September 8, 2001
Karen Johnson (LA) called the session to order. Her first action was to submit a proposal to create a video of the session. The proposal was handled as a motion, received a second, and passed on a voice vote. Her second action was to present an overview of topics being addressed during the session.
During introductions of NASA HQ staff, Diane DeTroye received a question on CMIS redesign. This led to a change of the ordered agenda items and initiated discussions of program level topics. DeTroye announced that the redesign effort for CMIS had been on hold while headquarters staff addressed NASA EPSCoR program proposals. She noted that the delay made it unlikely that Space Grant programs would see CMIS changes in the next reporting cycle. Susan Stewart, (NASA HQ) notified the session of increased interest in uses of CMIS data. DeTroye highlighted these by citing a recent report prepared for the Office of Management and Budget where the archived data proved very beneficial. The superior performance over EDCATS data was noted. DeTroye then cited the use of CMIS in preparing briefings to the NASA Administrator prior to a state or affiliate visit. Parenthetically, she noted that most of these briefings involved state director input as well.Ê Finally, DeTroye noted the use of CMIS in supplying requests for information from congressional sources. These generally are summary reports for district activity or support issues involving NASA enterprises. Susan Stewart recounted a current delay in processing an OMB report request for this fiscal year due to late CMIS filers.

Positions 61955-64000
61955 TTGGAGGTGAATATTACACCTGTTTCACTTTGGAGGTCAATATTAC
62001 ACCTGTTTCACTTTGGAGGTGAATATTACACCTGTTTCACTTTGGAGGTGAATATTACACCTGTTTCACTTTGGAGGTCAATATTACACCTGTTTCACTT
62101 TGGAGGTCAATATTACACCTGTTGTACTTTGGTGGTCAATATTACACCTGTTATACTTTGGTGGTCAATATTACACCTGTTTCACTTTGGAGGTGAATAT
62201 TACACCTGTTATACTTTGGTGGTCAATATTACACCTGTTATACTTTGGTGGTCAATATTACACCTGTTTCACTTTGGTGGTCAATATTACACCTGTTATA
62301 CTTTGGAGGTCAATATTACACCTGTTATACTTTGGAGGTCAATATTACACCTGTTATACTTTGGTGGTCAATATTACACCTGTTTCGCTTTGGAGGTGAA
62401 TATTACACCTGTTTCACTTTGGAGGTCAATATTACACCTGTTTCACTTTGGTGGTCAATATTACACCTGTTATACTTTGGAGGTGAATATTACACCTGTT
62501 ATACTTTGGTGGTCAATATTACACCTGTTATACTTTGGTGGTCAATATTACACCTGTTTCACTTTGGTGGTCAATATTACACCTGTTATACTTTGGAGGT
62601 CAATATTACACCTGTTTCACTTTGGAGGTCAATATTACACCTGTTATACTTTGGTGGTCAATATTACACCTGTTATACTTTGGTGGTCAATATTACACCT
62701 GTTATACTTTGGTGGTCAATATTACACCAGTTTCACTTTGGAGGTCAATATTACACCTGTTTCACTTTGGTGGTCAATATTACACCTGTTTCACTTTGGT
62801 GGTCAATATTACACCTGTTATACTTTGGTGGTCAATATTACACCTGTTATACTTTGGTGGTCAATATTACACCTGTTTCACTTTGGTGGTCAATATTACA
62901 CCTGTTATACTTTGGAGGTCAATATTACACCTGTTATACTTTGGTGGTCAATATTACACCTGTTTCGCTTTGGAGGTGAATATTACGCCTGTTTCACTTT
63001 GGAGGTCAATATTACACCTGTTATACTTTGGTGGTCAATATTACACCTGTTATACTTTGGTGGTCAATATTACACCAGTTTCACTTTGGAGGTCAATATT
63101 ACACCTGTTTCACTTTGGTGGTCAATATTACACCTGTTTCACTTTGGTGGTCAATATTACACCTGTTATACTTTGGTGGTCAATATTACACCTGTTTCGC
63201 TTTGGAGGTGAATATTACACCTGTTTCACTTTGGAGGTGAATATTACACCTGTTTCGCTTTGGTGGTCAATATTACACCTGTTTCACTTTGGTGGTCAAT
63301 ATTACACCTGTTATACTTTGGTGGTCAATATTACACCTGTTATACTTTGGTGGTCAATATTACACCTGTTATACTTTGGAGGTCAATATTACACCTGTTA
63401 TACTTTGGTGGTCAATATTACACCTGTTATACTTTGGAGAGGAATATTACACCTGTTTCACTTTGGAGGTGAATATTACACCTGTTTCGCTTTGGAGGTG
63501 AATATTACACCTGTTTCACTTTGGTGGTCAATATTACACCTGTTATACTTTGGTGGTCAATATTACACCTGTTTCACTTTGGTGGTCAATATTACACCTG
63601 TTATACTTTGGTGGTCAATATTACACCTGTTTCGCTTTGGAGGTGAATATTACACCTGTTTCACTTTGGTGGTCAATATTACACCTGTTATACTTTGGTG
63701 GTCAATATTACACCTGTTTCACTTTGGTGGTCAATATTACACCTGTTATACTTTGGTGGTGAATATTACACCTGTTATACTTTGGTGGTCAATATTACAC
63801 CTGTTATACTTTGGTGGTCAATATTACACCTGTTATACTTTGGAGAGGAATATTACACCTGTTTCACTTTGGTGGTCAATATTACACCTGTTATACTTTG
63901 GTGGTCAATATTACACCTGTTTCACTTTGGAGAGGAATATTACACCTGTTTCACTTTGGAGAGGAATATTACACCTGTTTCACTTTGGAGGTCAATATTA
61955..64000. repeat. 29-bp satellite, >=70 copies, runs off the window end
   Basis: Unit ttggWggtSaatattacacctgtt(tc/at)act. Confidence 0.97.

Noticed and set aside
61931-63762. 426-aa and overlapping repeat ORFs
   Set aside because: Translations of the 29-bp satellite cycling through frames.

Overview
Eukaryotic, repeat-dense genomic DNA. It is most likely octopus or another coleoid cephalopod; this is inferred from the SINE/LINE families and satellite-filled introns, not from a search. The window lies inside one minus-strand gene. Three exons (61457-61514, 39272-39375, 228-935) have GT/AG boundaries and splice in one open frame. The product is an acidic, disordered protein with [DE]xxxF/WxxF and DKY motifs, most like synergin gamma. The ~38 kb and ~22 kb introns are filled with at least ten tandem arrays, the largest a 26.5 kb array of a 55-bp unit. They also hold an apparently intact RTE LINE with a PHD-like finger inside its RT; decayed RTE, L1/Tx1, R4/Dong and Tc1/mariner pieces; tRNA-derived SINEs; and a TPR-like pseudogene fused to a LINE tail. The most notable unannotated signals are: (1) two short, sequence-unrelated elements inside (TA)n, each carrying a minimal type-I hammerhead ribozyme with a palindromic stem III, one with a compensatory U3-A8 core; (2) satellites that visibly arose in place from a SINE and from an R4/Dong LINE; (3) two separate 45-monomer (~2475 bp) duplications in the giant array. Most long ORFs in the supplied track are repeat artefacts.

In questions from the floor, Jackie Reasoner (AL) asked for information concerning timing and planning for the next five year review cycle. The response indicated that the review must be completed by 2004 and that planning the process would begin next year.
Susan Brew (AZ) asked if student interns could be helpful in handling part of the National Space Grant load. This question generated several discussions on the floor in parallel. No definitive response to the question was reached.
Reasoner (AL) asked for input on how to handle ambiguous category projects. The answer noted a state's choice would be honored, but caution should be taken to avoid double counting.
Lori Rountree (NV) noted that the data period for the five-year review, 1998 to 2003, would see the conversion of CMIS to EDCATS and asked how conversions would be handled. The response indicated some form of CMIS archive would remain but that it would also be useful for states to maintain summary data for the years CMIS would be used.
Reasoner (AL) noted the desirability of keeping CMIS through the five-year cycle. The response indicated that this would not happen as the EDCATS conversion was mandated by Frank Owens.
Following the question and answer session, Karen Johnson stated that the Salt Lake City and Honolulu meeting minutes were now on the web and asked participants to supply any missing information. A motion was entered and seconded to accept the minutes from the previous Utah meeting and the motion passed on a voice vote.